About The Hive Abroad

The Hive Abroad began as an experiment to see if I could write a short story consisting of discontinuous, kinda-“randomized” vignettes which nevertheless maintained a sense of emotional heightening despite their non-linearity. I wanted the reader to choose the order they read the passages, but I also wanted the experience to feel as if it had a proper beginning, middle, and end.

The challenge in writing this story was that although I had some knowledge of what the reader’s experience would be like, and some control over the order in which they read the passages, I did not have complete knowledge or complete control. Writing like this for a game is much easier and more comfortable, because in games we’re used to giving the player agency, used to urging them to take responsibility for and ownership of their actions. But when I write something where the reader has NO agency in the story’s events, I am used to being the one with all the responsibility and ownership. But this isn’t the case in The Hive Abroad.

So, this felt weird to write. It was sort of an exercise in psyching myself out.


Basically, the story is made up of around 25 short vignettes arranged in four major “tiers”. The later tiers contain more serious, sad, or frightening events than the earlier tiers. The later tiers also require you to have encountered certain setting information which is explained in the earlier tiers– for example, the nature of Marun’s morphing abilties, or the names of the three different planets on which Sam lived his life.

When I first began writing the story, I was using weird Twine passage setups to create “loops” that were otherwise impossible in Twine’s markup language. However, this became very tedious; every time I wanted to add a passage or move a passage from one tier to another, I’d have to make huge changes all over the project.

During Indiecade, however, Andi McClure graciously wrote a little piece of javascript which allowed me to make these changes much more quickly. The final version of the story would not have been possible without her help.


An earlier, appealingly-symmetrical version of the story. Andi’s macro allowed me to restructure this story many times before picking my favorite version.

The macro she wrote allows me to name all the passages that I wish to include in a timeline of sequential events, then allow the player to explore left and right along that timeline. I always start you off in the middle of the timeline, giving you options both forward and backward in time. If you read in one direction for a while, then “turn around,” the macro will skip you over the passages you’ve already read and take you beyond them to the next unread passage. If you reach one end of the tier, you will no longer have hands pointing in that direction because you won’t have the option to proceed any further that way.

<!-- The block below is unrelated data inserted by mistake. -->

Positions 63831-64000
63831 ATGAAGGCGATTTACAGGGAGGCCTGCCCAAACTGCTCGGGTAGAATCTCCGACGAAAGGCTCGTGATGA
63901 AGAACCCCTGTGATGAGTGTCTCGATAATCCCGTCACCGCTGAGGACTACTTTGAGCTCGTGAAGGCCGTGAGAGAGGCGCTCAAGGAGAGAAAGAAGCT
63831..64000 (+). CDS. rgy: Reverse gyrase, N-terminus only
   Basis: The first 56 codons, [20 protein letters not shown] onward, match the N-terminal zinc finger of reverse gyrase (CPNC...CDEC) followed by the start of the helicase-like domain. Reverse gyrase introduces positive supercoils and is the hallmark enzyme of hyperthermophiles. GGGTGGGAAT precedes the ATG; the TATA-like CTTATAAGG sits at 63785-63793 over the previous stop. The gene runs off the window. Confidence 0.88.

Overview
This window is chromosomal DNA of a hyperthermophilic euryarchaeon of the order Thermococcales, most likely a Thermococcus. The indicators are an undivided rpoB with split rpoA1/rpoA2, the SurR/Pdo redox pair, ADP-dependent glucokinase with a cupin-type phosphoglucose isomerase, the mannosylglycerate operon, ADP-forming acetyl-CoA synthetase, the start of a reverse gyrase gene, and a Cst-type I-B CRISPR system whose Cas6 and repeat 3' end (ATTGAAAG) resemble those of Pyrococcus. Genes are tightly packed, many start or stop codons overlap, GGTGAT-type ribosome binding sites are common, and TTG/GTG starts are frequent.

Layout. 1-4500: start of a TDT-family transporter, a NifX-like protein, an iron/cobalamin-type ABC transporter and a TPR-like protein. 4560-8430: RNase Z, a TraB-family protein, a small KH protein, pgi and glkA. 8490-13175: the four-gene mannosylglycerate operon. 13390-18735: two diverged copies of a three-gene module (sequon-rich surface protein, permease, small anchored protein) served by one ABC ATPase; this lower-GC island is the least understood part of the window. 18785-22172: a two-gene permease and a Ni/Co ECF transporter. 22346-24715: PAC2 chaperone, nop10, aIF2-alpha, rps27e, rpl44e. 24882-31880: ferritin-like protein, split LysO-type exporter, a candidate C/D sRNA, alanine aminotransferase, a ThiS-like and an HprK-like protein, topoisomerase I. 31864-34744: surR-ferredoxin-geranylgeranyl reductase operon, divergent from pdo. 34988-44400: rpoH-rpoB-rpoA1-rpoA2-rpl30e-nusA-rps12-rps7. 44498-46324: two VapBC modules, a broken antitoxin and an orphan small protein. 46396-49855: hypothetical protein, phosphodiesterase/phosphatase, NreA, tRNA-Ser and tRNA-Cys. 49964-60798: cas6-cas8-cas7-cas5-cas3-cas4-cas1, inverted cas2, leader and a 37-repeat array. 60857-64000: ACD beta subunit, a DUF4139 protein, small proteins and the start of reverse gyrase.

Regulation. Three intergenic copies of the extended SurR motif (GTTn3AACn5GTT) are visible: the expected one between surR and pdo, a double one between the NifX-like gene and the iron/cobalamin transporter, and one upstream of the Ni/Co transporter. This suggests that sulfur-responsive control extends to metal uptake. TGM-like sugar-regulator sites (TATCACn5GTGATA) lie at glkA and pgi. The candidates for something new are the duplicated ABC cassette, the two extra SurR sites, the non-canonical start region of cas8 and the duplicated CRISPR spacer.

Here’s a diagram of one way you could possibly read the second “tier” of events:


So, I know which passage in the timeline the player will read first: the middle passage. I also know which two passages they may read last: the earliest and latest passages. This means that I can put more “intense” events at the beginning and end of the timeline, and I know that the reader won’t encounter either of these until they’re at least halfway done with the “chapter.” This will result in gradual emotional heightening throughout the chapter, and allow the transitions between the tiers to feel stark and interesting.

However, this control is incomplete.  I have no idea how the player will explore the middle of the tier, how many times they will double-back, or even how many pointer-hands will be on screen for the second half of each tier. My control over your moment-to-moment experience is incomplete and uncertain. But– to take a step back– I have much more complete control over the emotional heightening of the entire story as it progresses from the beginning tier to the final tier.

For example, I can put more disastrous, intense, traumatic events in the later tiers. I can put events in the later tiers which play off the reader’s familiarity with the characters. I can do a lot of different things to ensure that the reader’s experience– although unpredictable– has the overall average emotional arc that I want it to have.

This is pretty amusing to me. Although I have no idea what any given minute of your reading experience will be like, or how jarring any individual transition may be, I do know what the “overall experience’ will be like. I have more control over the general than the specific. I’m usually all about specifics: in my current project, there are sections I’ve played close to fifty or sixty times, slowly changing the wording and the interaction sections bit by bit. The Hive Abroad forced me to take a step back and let things go.